Saturday, August 29, 2009

Iskandar: S’pore investors tread cautiously

Mr Harun Johari, the Iskandar Regional Development Authority (IRDA) chief executive, was fresh from meeting yet another Singapore delegation when he sat down for an interview.

Scores of Singaporean groups from the business sector or government have visited the special economic zone of Iskandar Malaysia in south Johor since it was launched in November 2006.

But while interest is keen, investment commitments have not poured in. The only significant investments from Singapore, so far, are in manufacturing, he said.

Mr Harun said there has been RM5.93 billion (S$2.43 billion) worth of investments from Singapore in manufacturing in Iskandar from 2000 to May this year.

There had been no major Singapore investments in new growth areas like the services sector, creative industries and tourism.

‘But talks are going on,’ he told The Straits Times. ‘It will have to involve both governments, and what we hear is positive.’

There are hopes that a Singapore education institution will sign on to open a full-fledged establishment in Iskandar.

Madam Arlida Ariff, chief executive of Iskandar Investment Berhad, said the Singapore institution was in talks to buy land in Nusajaya, west of Johor Baru.

‘We hope we can conclude it by the end of the year,’ she said, but declined to name the institution.

Interest from Singapore is important for the success of Iskandar, which hopes to create a new economy by leveraging on proximity to the island.

Malaysia hopes to attract foreign investment that spills over from Singapore by offering lower costs and more space, along with a high standard of living and service.

Iskandar covers 2,217 sq km in southern Johor, about three times the size of Singapore. The economic zone, which offers special incentives, includes established areas like Johor Baru and existing ports, as well as new sites like the Nusajaya township which is a short distance from the Second Link.

‘We have to be seen as working in concert with Singapore, and Singapore can resolve a lot of its issues by working with Johor South,’ Madam Arlida said.

But Singaporeans are treading cautiously.

Madam Arlida, Mr Harun and Mr Zulkifli Tahmali, strategic marketing director of UEM Land which is the master developer of Nusajaya, agree that security is their top concern.

Johor Baru city nearby has one of the highest crime rates in Malaysia, and stories about Singaporeans getting robbed or mugged make officials wince. These incidents do not happen often, but some of the more violent ones have given southern Johor a poor image.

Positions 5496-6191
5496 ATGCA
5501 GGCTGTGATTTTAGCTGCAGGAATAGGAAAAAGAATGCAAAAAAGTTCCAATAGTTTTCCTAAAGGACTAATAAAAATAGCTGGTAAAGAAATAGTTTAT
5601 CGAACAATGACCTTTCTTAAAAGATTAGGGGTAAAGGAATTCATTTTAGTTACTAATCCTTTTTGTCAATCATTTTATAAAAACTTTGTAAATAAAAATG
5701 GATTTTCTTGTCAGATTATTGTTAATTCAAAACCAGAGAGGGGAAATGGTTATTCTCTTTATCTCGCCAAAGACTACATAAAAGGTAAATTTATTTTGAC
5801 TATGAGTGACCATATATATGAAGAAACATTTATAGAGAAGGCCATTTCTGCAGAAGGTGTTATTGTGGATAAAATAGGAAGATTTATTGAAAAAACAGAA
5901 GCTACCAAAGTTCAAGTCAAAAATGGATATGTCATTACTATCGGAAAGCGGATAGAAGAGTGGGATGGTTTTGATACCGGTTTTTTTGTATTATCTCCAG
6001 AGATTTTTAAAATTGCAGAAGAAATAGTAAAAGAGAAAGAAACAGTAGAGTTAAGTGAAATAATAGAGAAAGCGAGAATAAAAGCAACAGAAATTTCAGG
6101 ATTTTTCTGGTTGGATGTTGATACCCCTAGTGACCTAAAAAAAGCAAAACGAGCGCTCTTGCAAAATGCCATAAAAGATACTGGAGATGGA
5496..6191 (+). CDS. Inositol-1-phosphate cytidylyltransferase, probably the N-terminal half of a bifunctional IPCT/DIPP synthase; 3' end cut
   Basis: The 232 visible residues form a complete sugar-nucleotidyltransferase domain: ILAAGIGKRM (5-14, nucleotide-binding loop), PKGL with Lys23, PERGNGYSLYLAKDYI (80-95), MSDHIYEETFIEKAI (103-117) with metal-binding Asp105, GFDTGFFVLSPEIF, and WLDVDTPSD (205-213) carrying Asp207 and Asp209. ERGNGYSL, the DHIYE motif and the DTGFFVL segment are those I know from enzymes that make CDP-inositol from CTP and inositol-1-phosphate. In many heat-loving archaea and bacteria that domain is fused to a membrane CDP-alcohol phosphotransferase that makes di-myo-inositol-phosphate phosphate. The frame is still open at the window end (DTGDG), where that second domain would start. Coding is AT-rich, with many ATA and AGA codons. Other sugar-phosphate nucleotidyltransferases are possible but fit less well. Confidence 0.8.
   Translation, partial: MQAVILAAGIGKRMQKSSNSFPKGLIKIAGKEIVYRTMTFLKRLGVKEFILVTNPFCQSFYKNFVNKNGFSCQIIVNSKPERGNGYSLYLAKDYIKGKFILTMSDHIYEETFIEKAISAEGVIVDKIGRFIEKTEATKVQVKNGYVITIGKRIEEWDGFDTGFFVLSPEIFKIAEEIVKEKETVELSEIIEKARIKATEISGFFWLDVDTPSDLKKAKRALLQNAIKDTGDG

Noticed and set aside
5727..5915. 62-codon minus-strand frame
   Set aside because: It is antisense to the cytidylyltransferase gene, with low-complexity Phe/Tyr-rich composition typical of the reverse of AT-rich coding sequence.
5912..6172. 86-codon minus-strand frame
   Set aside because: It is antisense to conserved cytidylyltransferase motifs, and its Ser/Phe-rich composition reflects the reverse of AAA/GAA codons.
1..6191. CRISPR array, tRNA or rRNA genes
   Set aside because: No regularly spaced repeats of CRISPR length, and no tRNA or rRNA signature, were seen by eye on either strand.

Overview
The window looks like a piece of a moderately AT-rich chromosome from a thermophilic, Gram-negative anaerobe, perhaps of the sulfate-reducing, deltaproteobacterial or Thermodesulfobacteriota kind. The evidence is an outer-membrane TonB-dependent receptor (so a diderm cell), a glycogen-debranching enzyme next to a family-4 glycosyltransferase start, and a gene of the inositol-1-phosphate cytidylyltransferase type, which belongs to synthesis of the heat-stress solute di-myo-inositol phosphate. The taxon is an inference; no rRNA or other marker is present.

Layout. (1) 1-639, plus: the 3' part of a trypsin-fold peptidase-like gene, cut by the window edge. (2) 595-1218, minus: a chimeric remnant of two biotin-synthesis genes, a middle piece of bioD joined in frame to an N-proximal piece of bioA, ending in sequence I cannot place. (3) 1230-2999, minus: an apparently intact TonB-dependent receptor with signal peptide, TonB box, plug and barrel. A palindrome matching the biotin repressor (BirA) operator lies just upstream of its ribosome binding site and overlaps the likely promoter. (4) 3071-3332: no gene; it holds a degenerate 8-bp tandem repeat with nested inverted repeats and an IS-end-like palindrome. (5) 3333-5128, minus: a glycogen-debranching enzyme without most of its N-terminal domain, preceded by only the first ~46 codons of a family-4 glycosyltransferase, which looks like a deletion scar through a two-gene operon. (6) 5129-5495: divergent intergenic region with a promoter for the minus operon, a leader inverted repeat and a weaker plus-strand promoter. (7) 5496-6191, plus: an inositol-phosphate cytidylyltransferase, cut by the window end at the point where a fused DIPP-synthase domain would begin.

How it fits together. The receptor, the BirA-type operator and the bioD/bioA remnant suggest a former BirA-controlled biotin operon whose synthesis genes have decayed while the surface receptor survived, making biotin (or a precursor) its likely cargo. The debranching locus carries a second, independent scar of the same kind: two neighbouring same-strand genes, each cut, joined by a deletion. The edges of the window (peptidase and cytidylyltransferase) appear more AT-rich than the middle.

IRDA is not sweeping the crime rate under the carpet. On its website, it has a link that says ‘Crime Statistics for Iskandar Malaysia’, which shows the crime data, including violent and property crimes.

But the wait-and-see approach is also a result of the perception that the project has slowed to a crawl because of the global economic crisis.

‘People do keep asking us, is it really going on? We bring them to the sites to show them,’ said Mr Harun.

Right now, the most impressive zone is the Nusajaya area. Previously plantation land, it is being turned into a modern township designed on a massive scale and with modern architecture.

It is still hot and dusty as the buildings are scattered and surrounded by construction sites. Kota Iskandar, the new Johor state administrative centre, was the first to partly open in April. It was built to awe as the state assembly and offices are on a massive scale surrounding a huge courtyard.

The government has engaged foreign architects to build the Puteri Harbour yacht marina nearby, and the Horizon Hills golf club a short drive away. Both are elegant modern structures.

‘The population of Nusajaya is now 75,000,’ said Mr Zulkifli.

Iskandar’s supporters expect Nusajaya to come alive by 2012 when the first of the major facilities, such as the Legoland theme park, open.

The government hopes that these projects will act as a catalyst that will pay off in the future.

Source: Straits Times, 29 Aug 2009

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